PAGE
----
Pay plenty of attention to the steering, making sure that the car doesn’t pull to one side and doesn’t vibrate. Also, check that the gear changes are smooth. If not, there could be a problem with the gearbox or the clutch.
The V5C, sometimes known as the vehicle logbook, is the most important document when buying a car. You should make sure that all the details on this form match those of the car, including the registration, Vehicle Identification Number (found where the dashboard meets the windscreen), and that the name of the registered keeper is the same as that of the person you are buying from.
You should also ask for a full service history. If this isn’t available, you can use online tools like the RAC’s Vehicle History Check to find out details about the vehicle’s past.
It is also important to get a receipt as proof of purchase, as even the V5C only states the registered keeper and is not proof of ownership.
You’ve found your perfect car, you’ve got that new car feeling, and you can’t wait to get on the road. But first, you’ll need to take out insurance.
There are a number of different insurance policy types available, each varying in cost, but insurance is a legal requirement that every car owner must have.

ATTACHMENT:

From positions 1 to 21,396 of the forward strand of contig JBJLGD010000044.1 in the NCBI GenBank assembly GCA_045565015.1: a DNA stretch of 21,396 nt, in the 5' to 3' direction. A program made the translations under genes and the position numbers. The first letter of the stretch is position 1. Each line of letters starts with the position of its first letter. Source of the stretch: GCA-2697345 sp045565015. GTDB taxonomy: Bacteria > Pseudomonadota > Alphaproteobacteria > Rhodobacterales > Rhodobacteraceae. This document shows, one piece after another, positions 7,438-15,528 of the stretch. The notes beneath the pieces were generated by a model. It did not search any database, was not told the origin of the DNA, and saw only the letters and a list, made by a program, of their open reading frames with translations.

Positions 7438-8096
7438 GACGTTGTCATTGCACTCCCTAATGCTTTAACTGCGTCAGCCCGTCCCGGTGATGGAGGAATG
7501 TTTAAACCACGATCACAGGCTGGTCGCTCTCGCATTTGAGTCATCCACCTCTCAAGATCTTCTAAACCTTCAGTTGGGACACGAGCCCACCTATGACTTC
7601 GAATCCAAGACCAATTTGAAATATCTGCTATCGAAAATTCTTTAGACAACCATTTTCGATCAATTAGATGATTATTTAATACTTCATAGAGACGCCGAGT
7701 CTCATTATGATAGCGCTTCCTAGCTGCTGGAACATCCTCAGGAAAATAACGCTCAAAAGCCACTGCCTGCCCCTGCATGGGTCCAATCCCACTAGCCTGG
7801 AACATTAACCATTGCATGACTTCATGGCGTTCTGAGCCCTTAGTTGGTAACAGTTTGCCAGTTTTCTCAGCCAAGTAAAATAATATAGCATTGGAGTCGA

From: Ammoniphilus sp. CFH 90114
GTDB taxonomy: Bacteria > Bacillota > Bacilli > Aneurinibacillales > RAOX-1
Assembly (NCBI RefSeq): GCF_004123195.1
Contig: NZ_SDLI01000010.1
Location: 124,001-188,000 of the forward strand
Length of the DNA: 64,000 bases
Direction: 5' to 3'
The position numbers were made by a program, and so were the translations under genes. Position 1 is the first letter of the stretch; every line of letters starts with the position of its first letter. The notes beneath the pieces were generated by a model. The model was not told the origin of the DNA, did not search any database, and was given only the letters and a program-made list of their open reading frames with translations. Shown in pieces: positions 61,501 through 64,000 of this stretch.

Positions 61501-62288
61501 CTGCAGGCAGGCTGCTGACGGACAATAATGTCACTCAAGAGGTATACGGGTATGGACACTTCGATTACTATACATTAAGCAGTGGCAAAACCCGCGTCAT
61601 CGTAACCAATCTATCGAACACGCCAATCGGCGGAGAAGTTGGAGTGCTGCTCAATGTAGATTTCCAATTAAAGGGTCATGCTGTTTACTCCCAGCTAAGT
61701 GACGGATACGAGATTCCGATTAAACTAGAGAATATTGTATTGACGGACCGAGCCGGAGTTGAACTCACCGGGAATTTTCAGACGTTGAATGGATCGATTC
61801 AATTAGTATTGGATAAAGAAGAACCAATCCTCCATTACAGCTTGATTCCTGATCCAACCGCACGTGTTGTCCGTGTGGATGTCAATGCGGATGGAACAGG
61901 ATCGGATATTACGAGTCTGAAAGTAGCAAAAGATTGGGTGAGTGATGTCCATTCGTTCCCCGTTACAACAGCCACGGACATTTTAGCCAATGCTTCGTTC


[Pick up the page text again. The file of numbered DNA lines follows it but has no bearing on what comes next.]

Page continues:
Like many responsibilities of car ownership, insurance must be paid for every year. There are three main types of insurance you can buy, and it’s important to know what’s covered with each one.
This is the insurance option with the lowest level of cover. It only covers the cost of damage to third-party vehicles or property – not to your car. • Third-party fire and theft This offers the same level of cover as ordinary third-party insurance, but you’ll also be covered if there’s any damage to your car as a result of fire or theft.
This will cover you for: * Loss of or damage to personal effects in the car
Accidental damage to your car
Damage to other people’s property
Fire damage and theft
Accidents caused by your passengers or a driver named on the policy
However, your level of cover may drop to third-party when driving another vehicle.